Since antiquity the two mighty rivers of the Mesopotamian valley have given, and they have taken away. One year's flood deposited precious topsoil; the second swept it away. Kings built great towers and cities of baked bricks; time, conquerors and the Tigris and Euphrates littered the plains with their sun-bleached ruins.
One such city was Ctesiphon: once a sumptuous capital near the shifting banks of the meandering Tigris River about 20 miles south of modern Baghdad, now no more than the dusty shell of a palace with, miraculously, one great vault still arching across the dull monotony of the arid plain.
In 144 B.C., as part of an Asiatic reaction against Hellenism, a race of people called the Parthians swept out of the region east of the Caspian, invaded Babylonia and established a camp on the east bank of the Tigris opposite the Greek city of Seleucia. The camp was called Ctesiphon and grew to be, first, the winter residence of the Part'hian kings, a "royal suburb," and then a great city in itself—a city that, according to one historian, "first rivalled and then eclipsed" Seleucia as the capital of the Empire. An interesting difference in the cities is that Ctesiphon's plan—typically Parthian—was circular, in contrast to the rectangular Greek layout of its sister across the river. Some coins of fhe first century show the goddesses of the twin cities joining hands across an altar.
But during the next few centuries the cities were often a battle ground as Roman legions under Trajan, Avidius Cassius and Septimius Severus in turn, struggled to capture and hold them.
Finally, about A.D. 224, the Sassanians, rebuilding the Persian Empire after five centuries of subjugation—first to Alexander and the Seleucids, then to the Parthians—made Ctesiphon their capital, it flourished from the wealth flowing in from a lucrative silk trade with China and became a center of Nestorian Christianity and learning.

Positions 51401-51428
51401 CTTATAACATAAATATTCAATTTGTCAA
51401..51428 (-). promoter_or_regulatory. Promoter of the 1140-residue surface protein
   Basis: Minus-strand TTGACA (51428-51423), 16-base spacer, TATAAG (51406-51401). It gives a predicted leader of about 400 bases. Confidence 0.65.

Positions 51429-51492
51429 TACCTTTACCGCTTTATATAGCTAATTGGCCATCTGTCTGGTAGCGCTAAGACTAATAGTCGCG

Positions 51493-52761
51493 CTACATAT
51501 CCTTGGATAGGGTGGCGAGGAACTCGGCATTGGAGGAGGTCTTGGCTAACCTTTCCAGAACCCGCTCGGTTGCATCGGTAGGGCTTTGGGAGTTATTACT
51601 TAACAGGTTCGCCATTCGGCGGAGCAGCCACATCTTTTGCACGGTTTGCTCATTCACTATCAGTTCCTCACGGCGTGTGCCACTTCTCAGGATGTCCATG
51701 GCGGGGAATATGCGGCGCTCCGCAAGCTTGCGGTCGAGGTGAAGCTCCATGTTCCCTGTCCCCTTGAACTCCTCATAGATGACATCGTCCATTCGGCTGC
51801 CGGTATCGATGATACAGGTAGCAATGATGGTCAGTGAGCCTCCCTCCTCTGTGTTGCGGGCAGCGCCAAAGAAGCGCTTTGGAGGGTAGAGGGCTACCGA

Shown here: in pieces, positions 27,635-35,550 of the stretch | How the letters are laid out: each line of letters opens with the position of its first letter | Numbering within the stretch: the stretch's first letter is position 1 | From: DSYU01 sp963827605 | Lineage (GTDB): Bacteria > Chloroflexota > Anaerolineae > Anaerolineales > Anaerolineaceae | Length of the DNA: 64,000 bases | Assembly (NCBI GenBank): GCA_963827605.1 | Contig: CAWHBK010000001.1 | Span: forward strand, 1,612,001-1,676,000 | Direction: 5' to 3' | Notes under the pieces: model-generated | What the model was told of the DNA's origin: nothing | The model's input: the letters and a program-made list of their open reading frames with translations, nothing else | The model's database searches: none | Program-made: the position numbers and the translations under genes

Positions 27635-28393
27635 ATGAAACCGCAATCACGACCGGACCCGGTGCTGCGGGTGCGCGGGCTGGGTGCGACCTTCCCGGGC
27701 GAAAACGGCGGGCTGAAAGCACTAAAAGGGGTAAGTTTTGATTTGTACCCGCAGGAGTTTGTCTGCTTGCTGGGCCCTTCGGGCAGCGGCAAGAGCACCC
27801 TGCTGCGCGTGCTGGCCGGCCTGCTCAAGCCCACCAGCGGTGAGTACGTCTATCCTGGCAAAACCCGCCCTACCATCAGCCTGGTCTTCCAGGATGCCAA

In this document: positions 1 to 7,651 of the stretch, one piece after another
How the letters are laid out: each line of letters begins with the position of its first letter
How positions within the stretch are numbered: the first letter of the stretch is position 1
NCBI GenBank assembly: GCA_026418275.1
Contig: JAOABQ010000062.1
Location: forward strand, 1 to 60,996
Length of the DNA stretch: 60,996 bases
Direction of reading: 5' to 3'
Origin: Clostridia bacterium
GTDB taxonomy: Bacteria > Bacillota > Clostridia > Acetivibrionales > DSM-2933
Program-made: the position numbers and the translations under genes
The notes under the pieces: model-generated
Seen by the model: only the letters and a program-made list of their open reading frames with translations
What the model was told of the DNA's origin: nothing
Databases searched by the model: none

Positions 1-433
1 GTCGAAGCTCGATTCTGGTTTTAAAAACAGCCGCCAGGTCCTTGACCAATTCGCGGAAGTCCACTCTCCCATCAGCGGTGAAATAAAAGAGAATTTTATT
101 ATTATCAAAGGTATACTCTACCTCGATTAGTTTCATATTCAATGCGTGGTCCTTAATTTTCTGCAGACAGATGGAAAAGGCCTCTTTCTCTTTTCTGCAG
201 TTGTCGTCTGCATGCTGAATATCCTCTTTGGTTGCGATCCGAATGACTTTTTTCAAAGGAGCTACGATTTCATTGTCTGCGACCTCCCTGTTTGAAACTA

It was during the rule of the Sassanians that the great palace called by the Arabs Taq-e Kisra was built at Ctesiphon. Some archeologists believe it dates back as early as the fourth century but local Arab tradition holds that it was constructed during the time of King Khusrau I who reigned from 590 until 628 when the city was devastated by the Byzantine emperor Heraclius. Tradition also says that the facade of the mud palace was covered with gold and silver and that beneath the great vault lay a vast carpet woven to resemble a garden, with silver paths, streams of pearls, and flowers of emeralds. Some splendid murals, at least, are known to have remained intact as late as the 9th century.
The empty vault of mud brick that stands today is a far cry from the splendor envisioned in the legends but what remains of Ctesiphon is enough to stir the imagination still. One eminent world traveler and writer has called it "... one of the most impressive architectural constructions that I know." Of the great elliptical barrel vault he adds, "... its curve hangs over empty nothingness in an uncanny way."